Rafael Furcal, Cardinals: How in the world is Furcal hitting .196? Pathetic. He has hit better since the All-Star break at .217, but that’s like saying your traded in your Yugo for a Festiva. He’s still got talent and if he hits at the top of the order he has a bushel of bats behind him to knock him in.
Edwin Jackson, Cardinals: I gave my thoughts on Jackson last week in Deals a Startin. I’ll add this. I was in St. Louis when Jackson made his first start, and listening to the media and fans you’d have thought they added Bob Gibson to the staff. Jackson has a good arm, and when locked in he can be a solid option, but it seems like expectations are way out of whack with this guy.
Ubaldo Jimenez, Indians: From June 1-July 19th he allowed three of fewer runs in 10-straight starts. Unfortunately he’s allowed nine runs over his last two outings. His velocity is still down three mph, and moving to the AL isn’t going to help his outlook.
Derrek Lee, Pirates: Lee will replace Lyle Overbay at first, and he has been hot of late hitting .298 with a .906 OPS and 13 RBI over his last 15 games.
Ryan Ludwick, Pirates: Leaving Petco should be a big boost to his offense, but it’s not like he has been killing it all year on the road (.258/.300/.389).
Hunter Pence, Phillies: He’s having a fine year but his OBP isn’t great at .355, his SLG of .468 is only 39th amongst players with 400 plate appearances, and his BABIP is high at .365. Still, can’t fault the Phillies at all with this add though it does tank the value of Domonic Brown who was sent to Triple-A.
Colby Rasmus, Blue Jays: I gave my thoughts on Colby last week in Deals a Startin. Let’s say that I like the game, question the head, and wonder if he will ever reach the level that his talent dictates he should. Still, he just might get there in Canada where no one even knows they play baseball.
By Ray Flowers
It was only a matter of time before the deals started to fly with the Trade Deadline set for July 31st. I usually avoid the rumors, they tend to change like every 13 minutes, but today we’ve actually got a deal that we can discuss. Here are the parameters.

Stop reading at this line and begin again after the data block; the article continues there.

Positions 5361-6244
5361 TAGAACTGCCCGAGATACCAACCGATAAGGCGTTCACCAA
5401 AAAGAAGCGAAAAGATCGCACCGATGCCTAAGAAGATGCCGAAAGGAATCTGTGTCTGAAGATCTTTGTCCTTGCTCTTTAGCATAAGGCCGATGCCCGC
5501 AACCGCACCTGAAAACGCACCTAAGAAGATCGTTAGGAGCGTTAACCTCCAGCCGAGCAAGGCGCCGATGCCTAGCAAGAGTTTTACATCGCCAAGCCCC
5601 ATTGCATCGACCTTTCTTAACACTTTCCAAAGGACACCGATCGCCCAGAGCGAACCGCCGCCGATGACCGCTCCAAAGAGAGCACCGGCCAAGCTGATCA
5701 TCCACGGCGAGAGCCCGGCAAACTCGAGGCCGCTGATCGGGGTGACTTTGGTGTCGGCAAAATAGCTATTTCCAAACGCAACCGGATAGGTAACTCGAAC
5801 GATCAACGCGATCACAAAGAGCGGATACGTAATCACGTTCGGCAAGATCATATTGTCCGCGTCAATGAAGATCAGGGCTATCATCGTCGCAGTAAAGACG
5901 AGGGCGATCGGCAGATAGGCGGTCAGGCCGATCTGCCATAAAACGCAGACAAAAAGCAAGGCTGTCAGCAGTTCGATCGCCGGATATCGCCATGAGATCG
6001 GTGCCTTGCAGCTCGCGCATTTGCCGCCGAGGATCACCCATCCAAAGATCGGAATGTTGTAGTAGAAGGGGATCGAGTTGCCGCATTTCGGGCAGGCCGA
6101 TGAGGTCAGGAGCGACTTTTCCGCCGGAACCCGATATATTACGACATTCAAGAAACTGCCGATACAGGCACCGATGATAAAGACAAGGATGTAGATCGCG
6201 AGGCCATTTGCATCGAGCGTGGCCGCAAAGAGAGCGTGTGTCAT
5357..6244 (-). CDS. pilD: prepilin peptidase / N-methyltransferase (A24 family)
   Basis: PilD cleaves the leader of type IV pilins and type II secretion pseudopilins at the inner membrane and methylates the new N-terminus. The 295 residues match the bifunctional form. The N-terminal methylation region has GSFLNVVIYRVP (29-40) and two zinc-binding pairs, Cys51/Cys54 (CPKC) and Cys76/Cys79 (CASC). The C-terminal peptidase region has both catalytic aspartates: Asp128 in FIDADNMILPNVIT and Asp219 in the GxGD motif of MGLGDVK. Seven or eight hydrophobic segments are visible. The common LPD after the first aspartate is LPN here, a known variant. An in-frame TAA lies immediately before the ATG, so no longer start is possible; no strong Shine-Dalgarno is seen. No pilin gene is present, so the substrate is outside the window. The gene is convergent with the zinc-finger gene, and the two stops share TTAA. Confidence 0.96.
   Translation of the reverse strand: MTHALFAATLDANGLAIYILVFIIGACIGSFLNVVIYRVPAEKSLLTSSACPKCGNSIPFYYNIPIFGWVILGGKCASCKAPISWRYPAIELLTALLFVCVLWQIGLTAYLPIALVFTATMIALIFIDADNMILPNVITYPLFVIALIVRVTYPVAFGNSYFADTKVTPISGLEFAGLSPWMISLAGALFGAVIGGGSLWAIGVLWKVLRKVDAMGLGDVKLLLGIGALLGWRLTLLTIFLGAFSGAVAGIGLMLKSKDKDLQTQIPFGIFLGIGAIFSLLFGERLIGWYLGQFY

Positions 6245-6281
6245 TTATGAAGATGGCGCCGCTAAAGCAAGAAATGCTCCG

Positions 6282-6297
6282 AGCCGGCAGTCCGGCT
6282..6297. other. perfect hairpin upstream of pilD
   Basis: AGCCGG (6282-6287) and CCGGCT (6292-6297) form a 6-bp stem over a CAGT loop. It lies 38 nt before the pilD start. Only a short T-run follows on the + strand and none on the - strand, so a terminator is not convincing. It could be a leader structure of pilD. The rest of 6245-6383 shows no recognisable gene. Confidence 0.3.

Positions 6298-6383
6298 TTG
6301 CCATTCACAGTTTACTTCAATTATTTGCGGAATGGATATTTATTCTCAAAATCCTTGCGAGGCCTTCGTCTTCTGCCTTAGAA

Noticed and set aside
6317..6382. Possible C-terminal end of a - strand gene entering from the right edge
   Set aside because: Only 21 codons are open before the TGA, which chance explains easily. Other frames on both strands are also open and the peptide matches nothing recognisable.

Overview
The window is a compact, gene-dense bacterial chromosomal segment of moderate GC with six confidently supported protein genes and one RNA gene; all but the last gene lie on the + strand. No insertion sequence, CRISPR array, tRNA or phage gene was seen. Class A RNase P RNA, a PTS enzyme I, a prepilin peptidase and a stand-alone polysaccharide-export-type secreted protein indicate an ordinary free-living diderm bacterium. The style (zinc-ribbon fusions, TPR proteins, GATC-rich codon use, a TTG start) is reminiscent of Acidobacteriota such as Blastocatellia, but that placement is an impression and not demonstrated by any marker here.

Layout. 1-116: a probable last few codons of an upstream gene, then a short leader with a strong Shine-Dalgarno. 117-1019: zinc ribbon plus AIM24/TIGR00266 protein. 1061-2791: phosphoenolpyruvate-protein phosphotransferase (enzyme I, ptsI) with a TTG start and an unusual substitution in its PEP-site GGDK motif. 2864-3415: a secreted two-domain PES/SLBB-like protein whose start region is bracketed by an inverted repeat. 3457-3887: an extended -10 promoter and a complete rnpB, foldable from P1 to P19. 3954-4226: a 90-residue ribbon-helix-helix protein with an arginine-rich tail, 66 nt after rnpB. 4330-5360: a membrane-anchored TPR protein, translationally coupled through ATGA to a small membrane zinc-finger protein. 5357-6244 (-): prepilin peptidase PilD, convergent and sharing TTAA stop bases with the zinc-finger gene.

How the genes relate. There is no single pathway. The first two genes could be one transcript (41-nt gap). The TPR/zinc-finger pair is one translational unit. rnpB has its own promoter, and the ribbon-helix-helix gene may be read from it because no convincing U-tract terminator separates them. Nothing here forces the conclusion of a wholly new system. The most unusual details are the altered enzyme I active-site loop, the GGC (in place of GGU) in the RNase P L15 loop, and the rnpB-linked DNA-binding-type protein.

White Sox Receive: Jason Frasor and Zach Stewart
Blue Jays Receive: Edwin Jackson and Mark Teahen
That’s what we know for certain. However, there’s a twist. It looks like this deal is a precursor to another move. Here is that proposed deal.
Cardinals Receive: Edwin Jackson, Octavio Dotel, Mark Rzepcynski and Corey Patterson
Blue Jays Receive: Colby Rasmus, Trevor Miller, Brian Tallet, P.J. Walters
I know, my brain hurts too. Here are some of my thoughts on the key players involved in the deals.
A five tool talent prone to mental lapses and selfish/destructive behavior, the dude is just 24 years old and just a year removed from a .276-23-66-85-12 campaign. He can’t hit lefties (.228 in 303 at-bats in his career), is prone to massive slumps (he’s hit .201 over his last 42 games), and he strikes out too much (more than a fifth of his at-bats), but there is no disputing the talent – and he’s still just 24 years
A nice arm no doubt, but he’s always been inconsistent. On the year his K/BB ratio of 2.49 would be a career best, but he still sports a 3.92 ERA, has a high WHIP at 1.42, and is a roller coaster ride. He’ll move to the NL which should help at least a bit, making him a solid add in mixed leagues. He’ll be a free agent at the end of the year, so he has something to pitch for.
He can still fling it, he has better than a K per inning this year, and he’s even done a solid job limiting the walks with a 3.68 per nine mark which would be a four year low. He’s also locked in right now with a 2.40 ERA over his last 19 appearances.
This righty really has better stuff than he’s given credit for. He doesn’t have one outstanding skill, but he usually throws strikes, doesn’t kill you in the ratio categories (2.98 ERA, 1.25 WHIP), and generally does a good job keeping the ball in the yard (0.76 HR/9 for his career).
Fleet of foot, Patterson always seems to have a stretch where he flat out kills it, but in the end the numbers never seem to get to where you look at them with excitement (i.e. his slash line is .252/.287/.379). Really, a .287 OBP? The six homers, 44 runs and 13 steals make him a solid league specific add, but he simply isn’t a very good hitter.
Rumpelstiltskin has a nice arm. He get Ks, he has an 8.22 K/9 mark in the bigs, and he gets grounders like no ones business (54.4 percent). He may never pan out as a starter, but he could have a long and successful career with his skill set coming out of the pen.
A 3rd round pick in 2008, Stewart might end up doing the old starter in the minors, reliever in the majors thing. Also like Mark R., Stewart has a nice ground ball arm, though his K-rate has dipped a bit the two years (about seven per nine the past two years in Double-A).
Really? I’ll say this, he is a great follow on Twitter (@ESPY_TEAHEN)
(1) Aroldis Chapman to be called up on Tuesday.
(2) Manny Ramirez officially a White Sox player.
(3) Colby Rasmus (calf) back in the lineup.
(4) Nelson Cruz (hamstring) back from DL.
(5) Freddy Sanchez super hot at dish.
(6) Jose Tabata impressing with Pirates.
(7) Carlos Lee finally hitting his stride.
(8) Daniel Hudson a star for D’backs.
By Ray Flowers